Finger injuries are generally known as a ‘jarred finger.’ It commonly occurs in sports such as netball, AFL, oz tag and rugby. Quite often they are left untreated and can lead to swelling, stiffness, pain and finger deformities. Here we take a look at the most common finger injuries and how a Hand Therapist can help.Read more
A volar plate injury is common in ball sports, such as netball or cricket when a ball hits the end of the finger, forcing it into hyperextension.
Here we take a look at how to prevent common injuries associated with playing netball, such as an injury to the volar plate ligament.
For a non-contact sport we see a lot of netball-related finger injuries! This is most commonly caused by the ball hitting the end of the finger, which forces the finger into hyperextension, sustaining an injury to the volar plate ligament at the front of the middle joint.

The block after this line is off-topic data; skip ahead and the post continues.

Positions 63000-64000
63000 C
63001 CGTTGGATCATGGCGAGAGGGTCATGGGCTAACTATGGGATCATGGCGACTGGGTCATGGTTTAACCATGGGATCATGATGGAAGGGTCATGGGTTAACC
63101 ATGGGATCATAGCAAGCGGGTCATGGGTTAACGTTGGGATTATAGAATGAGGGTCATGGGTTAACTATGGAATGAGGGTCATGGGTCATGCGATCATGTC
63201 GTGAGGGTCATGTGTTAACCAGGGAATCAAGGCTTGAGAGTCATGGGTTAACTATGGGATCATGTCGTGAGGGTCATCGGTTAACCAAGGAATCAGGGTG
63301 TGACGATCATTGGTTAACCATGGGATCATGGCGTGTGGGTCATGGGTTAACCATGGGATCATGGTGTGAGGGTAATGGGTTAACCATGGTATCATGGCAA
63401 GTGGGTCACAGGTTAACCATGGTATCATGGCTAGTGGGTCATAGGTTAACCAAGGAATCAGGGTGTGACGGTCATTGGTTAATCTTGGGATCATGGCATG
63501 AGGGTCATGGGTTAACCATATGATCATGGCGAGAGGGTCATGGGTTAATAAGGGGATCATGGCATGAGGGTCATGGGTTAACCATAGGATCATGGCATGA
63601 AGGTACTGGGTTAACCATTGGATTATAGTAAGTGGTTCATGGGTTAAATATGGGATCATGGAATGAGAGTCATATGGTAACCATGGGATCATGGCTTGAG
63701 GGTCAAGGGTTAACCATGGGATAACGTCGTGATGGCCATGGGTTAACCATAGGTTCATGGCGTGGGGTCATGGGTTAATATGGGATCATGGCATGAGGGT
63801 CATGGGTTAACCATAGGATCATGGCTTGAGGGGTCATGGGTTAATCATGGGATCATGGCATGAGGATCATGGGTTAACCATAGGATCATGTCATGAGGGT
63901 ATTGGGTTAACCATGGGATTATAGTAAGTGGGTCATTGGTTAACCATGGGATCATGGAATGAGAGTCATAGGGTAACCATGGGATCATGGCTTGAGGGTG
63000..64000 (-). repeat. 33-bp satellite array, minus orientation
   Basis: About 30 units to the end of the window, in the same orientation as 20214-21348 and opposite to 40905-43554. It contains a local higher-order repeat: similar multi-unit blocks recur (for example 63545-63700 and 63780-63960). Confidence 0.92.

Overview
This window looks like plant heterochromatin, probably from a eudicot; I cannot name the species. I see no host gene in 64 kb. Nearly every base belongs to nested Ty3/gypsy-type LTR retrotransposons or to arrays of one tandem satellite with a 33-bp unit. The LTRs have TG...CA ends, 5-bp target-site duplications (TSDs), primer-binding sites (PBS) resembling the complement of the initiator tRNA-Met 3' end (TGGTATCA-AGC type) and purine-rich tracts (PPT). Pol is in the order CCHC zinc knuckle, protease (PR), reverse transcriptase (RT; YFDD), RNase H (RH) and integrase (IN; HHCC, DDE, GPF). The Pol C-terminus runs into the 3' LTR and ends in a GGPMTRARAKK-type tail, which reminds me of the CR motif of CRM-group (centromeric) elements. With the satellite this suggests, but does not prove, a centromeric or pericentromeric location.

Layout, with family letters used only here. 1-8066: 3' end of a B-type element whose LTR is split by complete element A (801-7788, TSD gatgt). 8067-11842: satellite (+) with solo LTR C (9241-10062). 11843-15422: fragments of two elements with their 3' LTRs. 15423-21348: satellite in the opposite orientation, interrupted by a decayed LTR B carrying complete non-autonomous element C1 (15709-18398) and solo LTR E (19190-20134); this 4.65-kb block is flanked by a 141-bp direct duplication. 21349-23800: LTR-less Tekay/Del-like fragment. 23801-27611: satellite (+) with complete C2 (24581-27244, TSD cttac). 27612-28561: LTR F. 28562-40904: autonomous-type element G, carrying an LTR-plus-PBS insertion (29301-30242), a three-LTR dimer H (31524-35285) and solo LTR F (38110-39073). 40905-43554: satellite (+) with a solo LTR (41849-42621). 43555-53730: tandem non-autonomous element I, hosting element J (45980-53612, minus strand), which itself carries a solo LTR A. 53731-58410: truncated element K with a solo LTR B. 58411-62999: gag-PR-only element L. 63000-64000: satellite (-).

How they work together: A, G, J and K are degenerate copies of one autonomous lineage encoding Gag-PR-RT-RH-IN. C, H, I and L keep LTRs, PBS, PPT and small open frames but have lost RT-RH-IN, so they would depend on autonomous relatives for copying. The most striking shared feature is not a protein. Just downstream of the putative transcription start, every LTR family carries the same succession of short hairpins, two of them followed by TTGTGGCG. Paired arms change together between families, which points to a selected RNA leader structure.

Here we take a look at managing a dislocated finger including common causes for dislocation, prevention, common treatments and some simple exercises you can do at home.
The finger is a perfectly balanced anatomic structure. There are many important factors at play which ensure normal finger movement and correct positioning. When something disturbs this balance, the finger’s normal alignment and function may also be disturbed. This can result in what is called a ‘swan neck’ deformity where the finger becomes crooked due to a collapse in the equilibrium of structures supporting the finger.
The Volar Plate is a thick ligament which joins together two bones in the finger and prevents hyperextension. It is located on the palm side of the finger in the metacarpophalangeal and interphalangeal joints where they reinforce the joint capsules and enhance joint stability. It is most commonly injured at the proximal phalanx interpahalangeal (PIP) joint which is anatomically more unstable to it’s surrounding joints.